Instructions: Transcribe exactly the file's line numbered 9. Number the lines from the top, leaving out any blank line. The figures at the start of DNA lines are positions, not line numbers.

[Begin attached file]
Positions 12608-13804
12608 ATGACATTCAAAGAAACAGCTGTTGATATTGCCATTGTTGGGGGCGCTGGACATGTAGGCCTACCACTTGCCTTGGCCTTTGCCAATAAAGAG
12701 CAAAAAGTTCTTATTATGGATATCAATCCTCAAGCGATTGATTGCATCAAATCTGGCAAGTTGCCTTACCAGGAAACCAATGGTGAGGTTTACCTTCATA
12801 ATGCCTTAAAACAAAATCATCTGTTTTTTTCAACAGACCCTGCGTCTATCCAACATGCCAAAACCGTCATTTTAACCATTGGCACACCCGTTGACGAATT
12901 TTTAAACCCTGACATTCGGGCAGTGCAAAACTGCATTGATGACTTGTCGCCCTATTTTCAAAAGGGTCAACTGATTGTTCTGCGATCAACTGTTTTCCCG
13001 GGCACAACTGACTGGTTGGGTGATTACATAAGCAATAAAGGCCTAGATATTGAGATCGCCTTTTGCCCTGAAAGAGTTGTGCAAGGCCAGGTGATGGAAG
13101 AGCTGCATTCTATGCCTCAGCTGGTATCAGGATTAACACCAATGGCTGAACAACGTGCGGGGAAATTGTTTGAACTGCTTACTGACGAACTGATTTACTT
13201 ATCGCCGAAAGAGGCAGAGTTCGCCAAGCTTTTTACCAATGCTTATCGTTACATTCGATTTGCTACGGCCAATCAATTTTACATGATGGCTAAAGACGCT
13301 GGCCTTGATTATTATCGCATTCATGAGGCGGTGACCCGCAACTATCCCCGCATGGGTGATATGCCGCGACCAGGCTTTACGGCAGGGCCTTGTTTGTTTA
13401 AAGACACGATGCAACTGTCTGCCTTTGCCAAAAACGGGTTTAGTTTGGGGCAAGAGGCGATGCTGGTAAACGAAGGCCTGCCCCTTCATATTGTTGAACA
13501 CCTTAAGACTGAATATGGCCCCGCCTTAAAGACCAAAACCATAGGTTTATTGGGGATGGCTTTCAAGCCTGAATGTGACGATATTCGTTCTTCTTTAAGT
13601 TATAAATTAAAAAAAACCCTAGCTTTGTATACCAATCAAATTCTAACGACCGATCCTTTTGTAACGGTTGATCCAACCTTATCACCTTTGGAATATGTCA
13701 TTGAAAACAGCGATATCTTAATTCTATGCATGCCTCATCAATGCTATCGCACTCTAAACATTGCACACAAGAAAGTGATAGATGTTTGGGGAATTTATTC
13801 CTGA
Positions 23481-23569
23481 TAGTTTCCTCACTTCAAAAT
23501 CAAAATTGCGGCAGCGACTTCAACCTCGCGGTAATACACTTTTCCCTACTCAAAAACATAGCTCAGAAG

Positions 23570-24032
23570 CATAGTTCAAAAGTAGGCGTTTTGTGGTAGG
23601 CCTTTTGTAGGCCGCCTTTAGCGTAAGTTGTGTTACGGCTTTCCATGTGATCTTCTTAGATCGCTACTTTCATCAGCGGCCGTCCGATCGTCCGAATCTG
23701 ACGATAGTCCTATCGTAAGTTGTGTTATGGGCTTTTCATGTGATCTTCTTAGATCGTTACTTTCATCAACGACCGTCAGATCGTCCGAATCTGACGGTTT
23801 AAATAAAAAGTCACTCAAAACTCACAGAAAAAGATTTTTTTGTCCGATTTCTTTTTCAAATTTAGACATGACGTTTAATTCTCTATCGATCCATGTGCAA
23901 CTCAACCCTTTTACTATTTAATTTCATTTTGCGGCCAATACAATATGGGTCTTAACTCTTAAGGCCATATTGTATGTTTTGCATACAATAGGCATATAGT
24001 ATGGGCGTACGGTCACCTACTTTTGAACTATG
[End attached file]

13301 GGCCTTGATTATTATCGCATTCATGAGGCGGTGACCCGCAACTATCCCCGCATGGGTGATATGCCGCGACCAGGCTTTACGGCAGGGCCTTGTTTGTTTA